“Christmas has become, for a lot of people, an opportunity to put pressure on themselves, a pressure to perform around their families and work,” says John Lawrence, one of the organizers of Fishbon’s Fishmas Bizarre. “It’s a stressful time.”
Well, there will be none of that this weekend in the three-day holiday event on the corner of Mason and Helena Avenue. Instead, the Fishnet Gallery will have home-made, artist-designed Christmas trees, arts-and-crafts vendors, food carts and a nighttime made of music, skits, DJs, fire spinners and aerialists. This is not your average mall-located Christmas adventure, either. It’s an artist collective run wild with yuletide fun.
Christmas hasn’t been the favorite holiday of the Fishbon crowd. Previous years’ events have centered on Halloween, which suits their anything-goes, costume-heavy, freaks-come-out-at-night attitude. But everybody’s schedules and the scope of the event meant that All Hallow’s Eve was a no-go this year, so expect this event to have a bit of residual October flavor.
Friday night’s opening is really an excuse to take part in Santa Con, a Santa Barbara contingency of a worldwide phenomenon, where folks dress up as Saint Nick. They descend on lower State Street, altering the demographics of local bars and bringing jollity up and down the party blocks of town. The gathering of the Kringles starts at 8 p.m. and sets off “no later than 9 p.m.,” according to Lawrence. (No word on when they return.)
However, the real meat of the Bizarre starts Saturday at noon, when families are welcome to peruse the artist vendor booths, where local art — including ornaments — will be on display. Food booths will provide sustenance, as well.
Clay Bodine, one of Fishbon’s main organizers, says that one impetus behind the bazaar idea comes from Fishbon member Corinna Schmidt.
“Corinna is German, and it’s very common in German town squares to have Christmas markets. Gifts and ornaments are on sale and good smells from food are in the air.”
But the center attraction will be Fishbon’s Christmas tree farm. The “trees” are cubist sculptures for sale, painted and decorated by the artists associated with Fishbon, and can be packed flat for the rest of the year. Jonathan Smith is the brains behind this section, which promises to have three dozen trees.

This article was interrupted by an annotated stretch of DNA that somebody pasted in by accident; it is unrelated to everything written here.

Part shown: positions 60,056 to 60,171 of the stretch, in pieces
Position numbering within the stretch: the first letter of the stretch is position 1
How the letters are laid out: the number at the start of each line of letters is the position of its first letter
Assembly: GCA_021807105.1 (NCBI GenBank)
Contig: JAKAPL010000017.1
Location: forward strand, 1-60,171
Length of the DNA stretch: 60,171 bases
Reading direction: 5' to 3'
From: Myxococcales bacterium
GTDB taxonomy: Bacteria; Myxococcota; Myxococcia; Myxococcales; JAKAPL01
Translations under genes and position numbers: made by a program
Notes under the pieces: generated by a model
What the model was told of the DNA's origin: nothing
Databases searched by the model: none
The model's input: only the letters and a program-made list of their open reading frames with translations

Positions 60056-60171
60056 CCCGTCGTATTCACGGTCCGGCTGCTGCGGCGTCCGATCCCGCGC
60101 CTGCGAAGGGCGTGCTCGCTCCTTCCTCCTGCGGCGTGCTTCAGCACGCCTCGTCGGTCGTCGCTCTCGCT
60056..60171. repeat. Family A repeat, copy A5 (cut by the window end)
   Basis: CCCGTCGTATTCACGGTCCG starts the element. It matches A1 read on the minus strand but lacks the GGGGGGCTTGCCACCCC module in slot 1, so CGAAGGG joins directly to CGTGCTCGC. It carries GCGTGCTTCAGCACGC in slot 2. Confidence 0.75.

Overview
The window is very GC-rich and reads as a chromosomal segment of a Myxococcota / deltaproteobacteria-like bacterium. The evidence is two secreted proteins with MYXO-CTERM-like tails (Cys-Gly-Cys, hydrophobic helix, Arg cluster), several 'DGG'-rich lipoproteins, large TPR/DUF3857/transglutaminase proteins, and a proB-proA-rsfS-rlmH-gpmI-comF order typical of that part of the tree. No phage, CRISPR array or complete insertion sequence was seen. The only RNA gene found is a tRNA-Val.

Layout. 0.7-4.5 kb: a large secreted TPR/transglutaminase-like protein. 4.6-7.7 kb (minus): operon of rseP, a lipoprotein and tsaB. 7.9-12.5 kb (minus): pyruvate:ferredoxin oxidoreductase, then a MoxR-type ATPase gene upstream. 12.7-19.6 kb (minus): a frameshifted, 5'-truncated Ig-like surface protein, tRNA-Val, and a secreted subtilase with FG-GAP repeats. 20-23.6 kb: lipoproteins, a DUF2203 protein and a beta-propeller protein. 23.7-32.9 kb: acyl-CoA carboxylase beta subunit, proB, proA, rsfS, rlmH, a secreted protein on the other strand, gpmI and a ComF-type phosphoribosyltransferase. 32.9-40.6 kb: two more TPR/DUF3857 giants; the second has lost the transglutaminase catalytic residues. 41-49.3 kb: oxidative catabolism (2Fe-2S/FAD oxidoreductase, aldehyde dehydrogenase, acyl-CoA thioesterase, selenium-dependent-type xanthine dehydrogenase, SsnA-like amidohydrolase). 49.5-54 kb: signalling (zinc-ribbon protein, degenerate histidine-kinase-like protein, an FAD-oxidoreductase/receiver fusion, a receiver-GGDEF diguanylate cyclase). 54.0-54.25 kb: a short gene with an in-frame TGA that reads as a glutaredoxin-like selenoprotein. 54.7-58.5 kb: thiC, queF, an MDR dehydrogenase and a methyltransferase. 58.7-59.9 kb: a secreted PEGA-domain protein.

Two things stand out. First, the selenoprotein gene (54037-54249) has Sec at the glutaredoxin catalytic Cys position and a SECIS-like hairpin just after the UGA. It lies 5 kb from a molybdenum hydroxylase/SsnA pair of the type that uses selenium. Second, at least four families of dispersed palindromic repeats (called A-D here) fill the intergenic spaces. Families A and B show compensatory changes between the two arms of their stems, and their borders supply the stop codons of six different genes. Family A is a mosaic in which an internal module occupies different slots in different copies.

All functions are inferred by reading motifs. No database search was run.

“I like doing environmental installation art, and I hope this (tree farm) achieves that,” says Smith, who claims he started with a simple idea and watched it develop far beyond his imagination (and control).
Some of the trees will be painted the day of the event, and all have prices with a request attached. The cheaper the tree, the more chance you have to do something embarrassing or silly. “We’re taking buying and selling and turning it on its head,” Smith says. “You’re money’s good, but it’s not that good.”
Come 8 p.m., the party turns into a 21-and-over event, with a live band — the death metal styling of Nekrogoblikon — a pyro bar (a mobile bar that shoots fire while people shoot drinks), a chill lounge, “scantily clad” aerialists, fire-spinners, a twisted and funny holiday skit, and DJs until 2 a.m.
Come Sunday morning, the family marketplace will return for one final afternoon — noon to 5 p.m. — of vendors, food and, of course, the trees.
The Fishmas Bizarre has a goal, despite the chaos.
“We’re saying, let’s have some fun, some love, some increased self-expression,” Lawrence says. “And let’s not take ourselves too seriously. It’s intended to be a good time, a time to remember as a beacon of something fun, filled with passion, life and silliness.”
FISHBON’S FISHMAS BIZARRE
When: 8 tonight, noon to 2 a.m. Saturday, noon to 5 p.m. Sunday
Where: 100 block of Helena Avenue
Cost: $10 online, $15 at the door (Saturday after 8 p.m. only); daytime market is free.